Thursday, October 21, 2021

Hosing off

Hosing off one's shipmates was quite common in the Navy,
and I'm sure there was no lack of volunteers to wield the hose.



  1. Nice butts, nice tan lines. If you weren't chosen to wield The Hose, did you have to wield your own hose? I'd bet there was a huge amount of hose wielding went on aboard ship.

  2. Nudity amongst a ship's company was so unavoidable as to be virtually normal. My father was in the Royal Navy - the war over, remaining in Intelligence in the Reserve - and, a specialist in tides, worked on the top-secret design and manufacture of the Mulberry Harbours - prefabricated jetties used for the unloading of materiel and non-amphibious transports. By D-Day, he had already been designated to go to India to do the same job planning the invasion of the Bay of Tokyo. After observing the Mulberrys' performance, his frigate retreated into the Solent to become a hospital ship as the injured were brought back from the Normandy beachhead. In part because his work was so secret - he was one of the few men in the country to know the date of D-Day - he spoke little about the war. But in one story of on board nudity which still haunts me, at one point he stripped completely naked in order to hose down an impromptu operating theatre. Blood was soaking the deck, running down the bulkheads, and dripping off the deckhead. Heaven knows what had been going on in there but what we must never forget is the sacrifice these young men made against the worst tyranny the world has ever known.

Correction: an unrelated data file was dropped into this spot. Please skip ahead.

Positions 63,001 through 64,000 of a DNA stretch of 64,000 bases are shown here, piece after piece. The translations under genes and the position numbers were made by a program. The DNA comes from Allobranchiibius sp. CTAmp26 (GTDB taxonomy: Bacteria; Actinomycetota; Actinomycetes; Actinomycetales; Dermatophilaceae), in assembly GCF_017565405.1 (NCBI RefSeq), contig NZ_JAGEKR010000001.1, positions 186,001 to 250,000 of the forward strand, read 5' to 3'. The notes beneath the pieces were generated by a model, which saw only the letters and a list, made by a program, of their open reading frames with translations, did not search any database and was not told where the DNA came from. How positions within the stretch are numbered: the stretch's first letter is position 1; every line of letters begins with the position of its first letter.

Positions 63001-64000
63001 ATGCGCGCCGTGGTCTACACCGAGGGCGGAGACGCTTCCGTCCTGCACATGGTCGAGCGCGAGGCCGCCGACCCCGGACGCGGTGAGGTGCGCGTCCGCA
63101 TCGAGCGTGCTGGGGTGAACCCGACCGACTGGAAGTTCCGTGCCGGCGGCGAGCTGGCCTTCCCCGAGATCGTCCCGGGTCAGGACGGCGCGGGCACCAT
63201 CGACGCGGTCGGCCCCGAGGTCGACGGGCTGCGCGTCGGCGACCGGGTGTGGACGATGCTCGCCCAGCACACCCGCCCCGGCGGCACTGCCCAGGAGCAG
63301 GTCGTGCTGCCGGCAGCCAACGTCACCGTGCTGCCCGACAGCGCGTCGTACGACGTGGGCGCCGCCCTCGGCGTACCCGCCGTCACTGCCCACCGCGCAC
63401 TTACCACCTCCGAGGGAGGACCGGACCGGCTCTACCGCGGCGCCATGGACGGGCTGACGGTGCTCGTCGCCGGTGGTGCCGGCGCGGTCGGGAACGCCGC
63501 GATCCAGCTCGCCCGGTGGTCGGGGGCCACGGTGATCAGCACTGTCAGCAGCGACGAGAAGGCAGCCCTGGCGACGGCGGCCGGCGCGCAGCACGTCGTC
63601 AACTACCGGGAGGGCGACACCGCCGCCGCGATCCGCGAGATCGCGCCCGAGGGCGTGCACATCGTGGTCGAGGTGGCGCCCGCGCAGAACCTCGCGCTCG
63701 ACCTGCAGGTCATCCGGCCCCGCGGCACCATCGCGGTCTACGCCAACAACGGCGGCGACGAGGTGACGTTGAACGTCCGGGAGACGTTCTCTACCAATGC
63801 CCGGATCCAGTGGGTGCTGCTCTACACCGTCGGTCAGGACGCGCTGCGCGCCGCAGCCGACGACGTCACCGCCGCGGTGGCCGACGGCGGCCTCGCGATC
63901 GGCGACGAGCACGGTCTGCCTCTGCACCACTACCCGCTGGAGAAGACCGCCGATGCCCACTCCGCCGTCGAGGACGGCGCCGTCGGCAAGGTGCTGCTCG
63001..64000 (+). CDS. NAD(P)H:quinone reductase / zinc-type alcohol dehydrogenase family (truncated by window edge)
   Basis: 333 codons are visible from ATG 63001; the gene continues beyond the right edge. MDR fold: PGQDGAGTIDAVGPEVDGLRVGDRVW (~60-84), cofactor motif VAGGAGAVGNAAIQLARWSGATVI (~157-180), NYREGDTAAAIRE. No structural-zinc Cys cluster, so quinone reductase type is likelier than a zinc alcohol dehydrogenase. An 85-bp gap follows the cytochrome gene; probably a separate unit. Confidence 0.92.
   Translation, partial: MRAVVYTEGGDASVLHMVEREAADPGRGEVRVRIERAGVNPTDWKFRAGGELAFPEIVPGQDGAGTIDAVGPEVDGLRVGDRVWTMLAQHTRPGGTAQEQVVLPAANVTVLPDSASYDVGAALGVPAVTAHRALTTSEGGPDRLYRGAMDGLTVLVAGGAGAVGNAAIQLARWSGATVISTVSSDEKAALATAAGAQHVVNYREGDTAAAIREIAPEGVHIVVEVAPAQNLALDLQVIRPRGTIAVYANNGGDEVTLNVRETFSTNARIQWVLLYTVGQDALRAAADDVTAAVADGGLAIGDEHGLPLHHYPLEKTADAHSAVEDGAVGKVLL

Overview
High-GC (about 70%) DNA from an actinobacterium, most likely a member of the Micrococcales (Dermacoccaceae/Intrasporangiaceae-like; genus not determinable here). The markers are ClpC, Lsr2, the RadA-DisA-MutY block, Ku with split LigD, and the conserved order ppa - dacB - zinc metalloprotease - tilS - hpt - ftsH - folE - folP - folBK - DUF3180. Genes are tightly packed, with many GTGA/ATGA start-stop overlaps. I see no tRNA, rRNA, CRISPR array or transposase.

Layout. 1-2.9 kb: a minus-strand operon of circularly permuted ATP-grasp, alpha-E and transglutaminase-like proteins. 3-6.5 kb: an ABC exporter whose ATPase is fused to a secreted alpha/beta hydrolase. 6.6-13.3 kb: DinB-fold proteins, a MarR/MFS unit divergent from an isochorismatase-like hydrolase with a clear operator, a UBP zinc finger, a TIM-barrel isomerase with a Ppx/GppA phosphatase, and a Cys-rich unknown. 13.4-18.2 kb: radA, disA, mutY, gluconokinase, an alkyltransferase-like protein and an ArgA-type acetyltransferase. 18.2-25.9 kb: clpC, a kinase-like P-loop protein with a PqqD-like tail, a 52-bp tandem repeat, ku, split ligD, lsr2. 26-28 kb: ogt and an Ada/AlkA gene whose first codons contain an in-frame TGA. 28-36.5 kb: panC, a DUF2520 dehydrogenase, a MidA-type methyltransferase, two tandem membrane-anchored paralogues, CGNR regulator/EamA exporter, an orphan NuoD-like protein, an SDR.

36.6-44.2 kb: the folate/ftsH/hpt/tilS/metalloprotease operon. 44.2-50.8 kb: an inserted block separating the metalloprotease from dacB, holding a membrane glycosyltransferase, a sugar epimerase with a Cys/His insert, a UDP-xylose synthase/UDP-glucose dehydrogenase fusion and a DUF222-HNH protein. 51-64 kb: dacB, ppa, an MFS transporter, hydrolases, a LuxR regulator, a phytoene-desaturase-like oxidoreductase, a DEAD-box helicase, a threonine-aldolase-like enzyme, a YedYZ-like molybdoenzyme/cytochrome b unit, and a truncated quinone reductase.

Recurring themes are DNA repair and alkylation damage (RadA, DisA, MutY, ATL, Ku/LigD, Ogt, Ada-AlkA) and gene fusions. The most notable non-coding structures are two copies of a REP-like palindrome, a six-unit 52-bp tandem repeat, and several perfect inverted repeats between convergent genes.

1. Interesting story. Thanks for sharing. I had an uncle who operated at top secret teletype system in the basement of Selfridges Department Store on Oxford Street in London the last two years of the war. It remained classified until 1976, and he wouldn't talk about it specifically even after that. He did tell of the horrific V-1 and V-2 attacks on London, though.

    2. The London clay made reinforced foundations very difficult, which is why the London skyline was devoid of skyscrapers until only relatively recently. The sub-basements of Selfridges in Oxford Street, just to the east of Marble Arch, were somehow strong enough to take the very heavy equipment and the Bell Telephone Company installed a relay station there, through which the announcement of the commencement of D-Day hostilities was braodcasted to the USA. I believe another relay station to Bletchley Park - where the Enigma Code was broken - and where my French teacher at school worked under Alan Turing, was also installed.